CAMANCHE — The Camanche City Council voiced support last week for a family business that has plans to set up in Camanche.
Last week, the Naeve family announced their plan to build a 50 head-per-day beef processing plant in Camanche. Naeve Family Beef President Andrew Naeve presented the business plan to the Camanche City Council earlier last week and said the company hopes to break ground in the spring.
About 2 1/2 months ago, Camanche City Administrator Andrew Kida was approached by the Naeve family regarding property in Camanche for a facility, Kida said. They had some issues trying to find the right property and figuring out if the operation could come to Camanche, Kida noted. Kida helped facilitate a connection with Artco for a piece of land to suit the Naeve‘s needs, Kida added.
“They’ve been very forthcoming in what their process is and what their manufacturing process is going to be,” Kida said. “And we found them a lot of property where it’s properly zoned for them to be able to operate that business and where we can supply them for utilities that they need for their operation.”
The project would be a 40 to 50 head-per-day processing plant for beef cattle, Naeve said. The company would be investing about $10 million into the area and creating 40 to 50 new jobs over the next three years, Naeve said.
“We’ll offer the custom processing for farmers all across the Midwest that potentially already have the brand of products and they can’t find access or affordable access to get their beef cut and processed,” Naeve said.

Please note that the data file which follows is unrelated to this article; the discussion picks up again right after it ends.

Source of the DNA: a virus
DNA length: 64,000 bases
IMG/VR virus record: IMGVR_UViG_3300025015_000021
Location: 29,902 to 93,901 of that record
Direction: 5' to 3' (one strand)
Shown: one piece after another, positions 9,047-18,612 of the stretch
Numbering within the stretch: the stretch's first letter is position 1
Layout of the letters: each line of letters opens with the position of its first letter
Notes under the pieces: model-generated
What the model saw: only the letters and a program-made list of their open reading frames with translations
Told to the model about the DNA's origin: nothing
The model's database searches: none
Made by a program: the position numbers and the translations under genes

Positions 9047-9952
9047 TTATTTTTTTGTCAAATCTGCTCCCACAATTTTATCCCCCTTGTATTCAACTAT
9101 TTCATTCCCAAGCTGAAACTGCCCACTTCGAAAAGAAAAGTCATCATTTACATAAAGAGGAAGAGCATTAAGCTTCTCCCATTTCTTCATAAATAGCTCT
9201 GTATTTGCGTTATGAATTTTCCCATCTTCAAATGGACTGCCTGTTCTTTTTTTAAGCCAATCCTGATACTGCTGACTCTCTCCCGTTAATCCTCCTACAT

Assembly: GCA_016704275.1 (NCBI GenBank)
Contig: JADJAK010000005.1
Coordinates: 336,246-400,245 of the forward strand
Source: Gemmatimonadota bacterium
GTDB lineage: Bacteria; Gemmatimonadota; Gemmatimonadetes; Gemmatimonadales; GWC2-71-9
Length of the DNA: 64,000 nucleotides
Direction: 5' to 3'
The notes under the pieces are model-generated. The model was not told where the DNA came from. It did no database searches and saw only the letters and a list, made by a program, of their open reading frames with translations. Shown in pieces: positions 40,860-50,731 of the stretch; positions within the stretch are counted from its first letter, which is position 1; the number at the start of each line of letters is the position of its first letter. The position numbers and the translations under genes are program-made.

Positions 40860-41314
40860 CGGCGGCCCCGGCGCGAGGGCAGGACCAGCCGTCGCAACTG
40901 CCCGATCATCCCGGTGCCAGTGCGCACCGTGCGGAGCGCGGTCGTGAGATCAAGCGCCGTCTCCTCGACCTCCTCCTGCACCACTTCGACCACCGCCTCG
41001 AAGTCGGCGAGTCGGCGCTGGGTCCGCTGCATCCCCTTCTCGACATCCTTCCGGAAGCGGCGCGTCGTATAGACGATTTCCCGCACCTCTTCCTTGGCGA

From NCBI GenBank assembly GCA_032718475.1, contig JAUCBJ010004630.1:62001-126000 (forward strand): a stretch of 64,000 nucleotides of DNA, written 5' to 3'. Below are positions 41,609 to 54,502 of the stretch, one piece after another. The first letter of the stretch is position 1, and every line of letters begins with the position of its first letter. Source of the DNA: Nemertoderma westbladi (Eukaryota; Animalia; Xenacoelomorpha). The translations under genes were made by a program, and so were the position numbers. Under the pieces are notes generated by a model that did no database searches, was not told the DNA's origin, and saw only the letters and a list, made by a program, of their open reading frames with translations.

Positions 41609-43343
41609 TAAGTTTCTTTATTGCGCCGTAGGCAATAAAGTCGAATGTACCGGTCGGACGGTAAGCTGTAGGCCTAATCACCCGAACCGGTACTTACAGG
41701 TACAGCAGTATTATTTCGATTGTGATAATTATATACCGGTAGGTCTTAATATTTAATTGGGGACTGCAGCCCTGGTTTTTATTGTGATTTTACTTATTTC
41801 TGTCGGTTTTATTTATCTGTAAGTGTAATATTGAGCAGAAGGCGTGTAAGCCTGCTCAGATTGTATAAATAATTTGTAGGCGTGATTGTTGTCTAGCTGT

They can also assist in packaging the product for them, Naeve added.
The proposed location of the business is on Seventh Avenue and U.S. 67, Naeve stated. Camanche city representatives were up front about the potential construction of a roundabout in the city, Naeve said. Naeve Family Beef has no issues with the roundabout as long as it is designed properly, he added.
“It probably will help with the truck traffic,” Naeve said. “From our standpoint, it would make that intersection safer. And I think it will for cars as well.”
Councilman Paul Varner does not see any aspect of the project to which he would object, he said. Naeve Family Beef seems like good neighbors and have a well thought-out plan, Varner said.
Councilman Brent Brightman appreciated the plan brought forward by Naeve Family Beef, he said.
“That’s one thing we’re, as this council here, is trying to set in place is show us a plan of what your business is going to be,” Brightman said. “So it’s very well outlined. Very professional looking.”
Project consultant Keith DeHaan looks forward to not only assisting in construction of the plant but also being able to support it going forward, he said. Things do not always run smoothly with startups but DeHaan’s business is here to help Naeve Family Beef, he said. They know Naeve Family Beef will be successful in the long run, he added.
City Engineer Dan Solchenberger believes everything is in good shape, he said. They just need full information on what their waste flow will be and how much water they will use, he added.
“That way we’ll make sure the Seventh Street lift station can handle it,” Solchenberger said. “But other than that, I think it’s going to be a great project for Camanche.”
If everything goes to plan, they will break ground as soon as weather permits in the spring, Naeve said. He is looking at a probable April timeline but it could potentially be earlier, Naeve noted.
“Once we break ground, it’s looking nine months on the buildout and then operations,” Naeve said. “I guess ultimately our goal is we’d like to be operational by the first of the year. So it moves pretty quick.”